The short answer, I would argue, is yes. And it involves no supplements, power shakes, club dues, or exercise equipment.
My colleague Jackson Baker says former President Bill Clinton was the master of the meet and greet. You only got 30 seconds or so, but it was a good 30 seconds, and you got the feeling it was all about you.
It's not the length of the experience, it's the quality.
It supposedly takes 21 to 30 days to make a habit. If you pick an exercise you can do in one minute — 20 push-ups, 25 sit-ups, 40 lunges, climbing five flights of stairs — and do it every day for 30 days, you're on the road to fitness, just like the comic book ads about 98-pound weaklings promised. The trick is to do something that involves no machines (a cash for barely used clunker stairmasters, nautilus, universal gyms and rowing machines would break the Treasury), no money, no partners, no driving, and is not dependent on the weather. That way there are no excuses. Just you and your muscles and your will power.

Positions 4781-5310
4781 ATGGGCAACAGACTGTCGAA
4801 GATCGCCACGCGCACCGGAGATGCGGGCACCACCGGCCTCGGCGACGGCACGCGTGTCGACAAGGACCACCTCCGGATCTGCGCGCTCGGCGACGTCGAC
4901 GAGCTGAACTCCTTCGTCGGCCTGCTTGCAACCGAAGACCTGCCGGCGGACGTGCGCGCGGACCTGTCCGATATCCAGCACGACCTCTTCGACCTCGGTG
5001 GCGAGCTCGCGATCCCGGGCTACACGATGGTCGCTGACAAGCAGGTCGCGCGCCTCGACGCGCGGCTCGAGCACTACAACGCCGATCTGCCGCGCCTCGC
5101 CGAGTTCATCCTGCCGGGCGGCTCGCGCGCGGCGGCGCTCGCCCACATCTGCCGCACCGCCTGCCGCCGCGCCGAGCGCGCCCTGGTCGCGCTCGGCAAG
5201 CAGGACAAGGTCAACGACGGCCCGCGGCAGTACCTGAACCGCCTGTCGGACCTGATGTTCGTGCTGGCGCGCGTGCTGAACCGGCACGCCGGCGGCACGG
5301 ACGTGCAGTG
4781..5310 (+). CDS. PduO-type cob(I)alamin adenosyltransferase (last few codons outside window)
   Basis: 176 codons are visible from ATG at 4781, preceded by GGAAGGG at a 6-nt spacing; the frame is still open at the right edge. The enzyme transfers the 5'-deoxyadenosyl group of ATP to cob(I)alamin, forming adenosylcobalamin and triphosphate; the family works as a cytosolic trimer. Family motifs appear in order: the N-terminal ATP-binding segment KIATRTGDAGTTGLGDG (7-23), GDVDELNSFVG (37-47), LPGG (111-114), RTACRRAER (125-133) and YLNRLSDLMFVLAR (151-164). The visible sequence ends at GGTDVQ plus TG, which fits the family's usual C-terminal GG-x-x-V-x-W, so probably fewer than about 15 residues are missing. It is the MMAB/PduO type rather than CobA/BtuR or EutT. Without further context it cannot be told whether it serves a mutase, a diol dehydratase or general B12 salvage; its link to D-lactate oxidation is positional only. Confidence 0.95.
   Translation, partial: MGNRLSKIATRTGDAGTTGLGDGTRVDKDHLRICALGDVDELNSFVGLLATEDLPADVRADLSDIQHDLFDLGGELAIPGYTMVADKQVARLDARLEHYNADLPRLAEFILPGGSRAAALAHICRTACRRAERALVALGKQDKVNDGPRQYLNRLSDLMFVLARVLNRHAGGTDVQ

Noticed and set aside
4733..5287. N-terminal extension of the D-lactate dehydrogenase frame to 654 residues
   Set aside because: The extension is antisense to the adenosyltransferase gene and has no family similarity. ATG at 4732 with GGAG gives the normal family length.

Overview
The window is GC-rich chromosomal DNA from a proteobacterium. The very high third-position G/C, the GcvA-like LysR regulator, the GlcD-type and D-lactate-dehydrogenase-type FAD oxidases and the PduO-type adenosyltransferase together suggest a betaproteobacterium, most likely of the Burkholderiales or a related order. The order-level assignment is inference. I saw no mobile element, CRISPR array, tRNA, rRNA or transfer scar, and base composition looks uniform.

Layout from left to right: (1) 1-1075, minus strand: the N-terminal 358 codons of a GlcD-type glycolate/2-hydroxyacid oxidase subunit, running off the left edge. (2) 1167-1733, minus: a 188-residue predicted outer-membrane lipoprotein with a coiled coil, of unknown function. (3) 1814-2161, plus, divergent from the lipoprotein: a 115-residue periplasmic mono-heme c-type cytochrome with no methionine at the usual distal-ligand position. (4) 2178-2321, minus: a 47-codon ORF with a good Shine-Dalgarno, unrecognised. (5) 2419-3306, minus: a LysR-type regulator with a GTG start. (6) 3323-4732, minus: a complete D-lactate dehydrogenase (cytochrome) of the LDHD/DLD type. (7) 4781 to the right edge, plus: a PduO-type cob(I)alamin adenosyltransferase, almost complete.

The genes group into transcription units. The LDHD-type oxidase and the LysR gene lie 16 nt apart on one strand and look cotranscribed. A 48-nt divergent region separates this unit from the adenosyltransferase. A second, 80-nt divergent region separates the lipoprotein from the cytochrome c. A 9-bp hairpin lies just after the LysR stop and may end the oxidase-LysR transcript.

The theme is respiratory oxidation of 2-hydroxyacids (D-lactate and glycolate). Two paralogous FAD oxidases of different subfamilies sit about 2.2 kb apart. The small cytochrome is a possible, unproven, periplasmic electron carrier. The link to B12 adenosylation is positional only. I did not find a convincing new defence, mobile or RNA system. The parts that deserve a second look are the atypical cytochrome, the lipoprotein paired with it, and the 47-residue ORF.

It's harder than it sounds. To do any good, the exercise has to leave you winded and your heart pumping. Part of you has to want to skip it. I've done pushups for 30 years. I add one a year so I can do my age on a good day, close to it on a bad day. To play mind games, I've counted them by ones, twos, tens, and backwards. It's a way to measure and maintain fitness and self-discipline and keep your man boobs from reaching B-cup size. I've done them in hundreds of motel rooms, friends' houses, cabins, foreign countries, and gyms. One minute out of 1,440 minutes in a day. Pretty wimpy. But that's 365 minutes a year, times 30 years.
But it's a really good minute.